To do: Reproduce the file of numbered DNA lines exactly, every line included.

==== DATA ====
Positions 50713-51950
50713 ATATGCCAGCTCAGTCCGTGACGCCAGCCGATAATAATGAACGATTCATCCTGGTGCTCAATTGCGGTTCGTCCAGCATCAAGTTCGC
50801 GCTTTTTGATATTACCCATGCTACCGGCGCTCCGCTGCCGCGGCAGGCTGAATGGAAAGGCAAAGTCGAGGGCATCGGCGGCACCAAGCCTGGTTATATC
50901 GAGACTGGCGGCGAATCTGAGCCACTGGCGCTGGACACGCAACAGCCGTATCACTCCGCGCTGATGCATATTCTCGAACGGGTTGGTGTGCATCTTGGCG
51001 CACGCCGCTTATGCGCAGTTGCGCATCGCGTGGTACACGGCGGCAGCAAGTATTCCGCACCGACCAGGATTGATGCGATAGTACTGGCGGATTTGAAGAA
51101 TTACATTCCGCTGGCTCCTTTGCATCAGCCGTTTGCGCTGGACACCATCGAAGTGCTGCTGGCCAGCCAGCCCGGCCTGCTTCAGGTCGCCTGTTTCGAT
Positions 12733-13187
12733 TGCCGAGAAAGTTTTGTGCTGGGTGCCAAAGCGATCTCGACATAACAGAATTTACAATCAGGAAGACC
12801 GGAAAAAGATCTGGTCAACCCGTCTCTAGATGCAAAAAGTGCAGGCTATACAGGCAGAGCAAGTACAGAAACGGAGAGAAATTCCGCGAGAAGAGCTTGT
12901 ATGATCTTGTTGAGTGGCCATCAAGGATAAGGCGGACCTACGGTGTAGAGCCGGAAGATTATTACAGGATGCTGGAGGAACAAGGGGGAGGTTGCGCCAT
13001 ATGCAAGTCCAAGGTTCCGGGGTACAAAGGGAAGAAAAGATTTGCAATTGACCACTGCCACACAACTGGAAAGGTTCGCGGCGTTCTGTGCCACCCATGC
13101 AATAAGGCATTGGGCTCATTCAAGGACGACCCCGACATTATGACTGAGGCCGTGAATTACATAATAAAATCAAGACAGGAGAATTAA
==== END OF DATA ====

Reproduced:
Positions 50713-51950
50713 ATATGCCAGCTCAGTCCGTGACGCCAGCCGATAATAATGAACGATTCATCCTGGTGCTCAATTGCGGTTCGTCCAGCATCAAGTTCGC
50801 GCTTTTTGATATTACCCATGCTACCGGCGCTCCGCTGCCGCGGCAGGCTGAATGGAAAGGCAAAGTCGAGGGCATCGGCGGCACCAAGCCTGGTTATATC
50901 GAGACTGGCGGCGAATCTGAGCCACTGGCGCTGGACACGCAACAGCCGTATCACTCCGCGCTGATGCATATTCTCGAACGGGTTGGTGTGCATCTTGGCG
51001 CACGCCGCTTATGCGCAGTTGCGCATCGCGTGGTACACGGCGGCAGCAAGTATTCCGCACCGACCAGGATTGATGCGATAGTACTGGCGGATTTGAAGAA
51101 TTACATTCCGCTGGCTCCTTTGCATCAGCCGTTTGCGCTGGACACCATCGAAGTGCTGCTGGCCAGCCAGCCCGGCCTGCTTCAGGTCGCCTGTTTCGAT
Positions 12733-13187
12733 TGCCGAGAAAGTTTTGTGCTGGGTGCCAAAGCGATCTCGACATAACAGAATTTACAATCAGGAAGACC
12801 GGAAAAAGATCTGGTCAACCCGTCTCTAGATGCAAAAAGTGCAGGCTATACAGGCAGAGCAAGTACAGAAACGGAGAGAAATTCCGCGAGAAGAGCTTGT
12901 ATGATCTTGTTGAGTGGCCATCAAGGATAAGGCGGACCTACGGTGTAGAGCCGGAAGATTATTACAGGATGCTGGAGGAACAAGGGGGAGGTTGCGCCAT
13001 ATGCAAGTCCAAGGTTCCGGGGTACAAAGGGAAGAAAAGATTTGCAATTGACCACTGCCACACAACTGGAAAGGTTCGCGGCGTTCTGTGCCACCCATGC
13101 AATAAGGCATTGGGCTCATTCAAGGACGACCCCGACATTATGACTGAGGCCGTGAATTACATAATAAAATCAAGACAGGAGAATTAA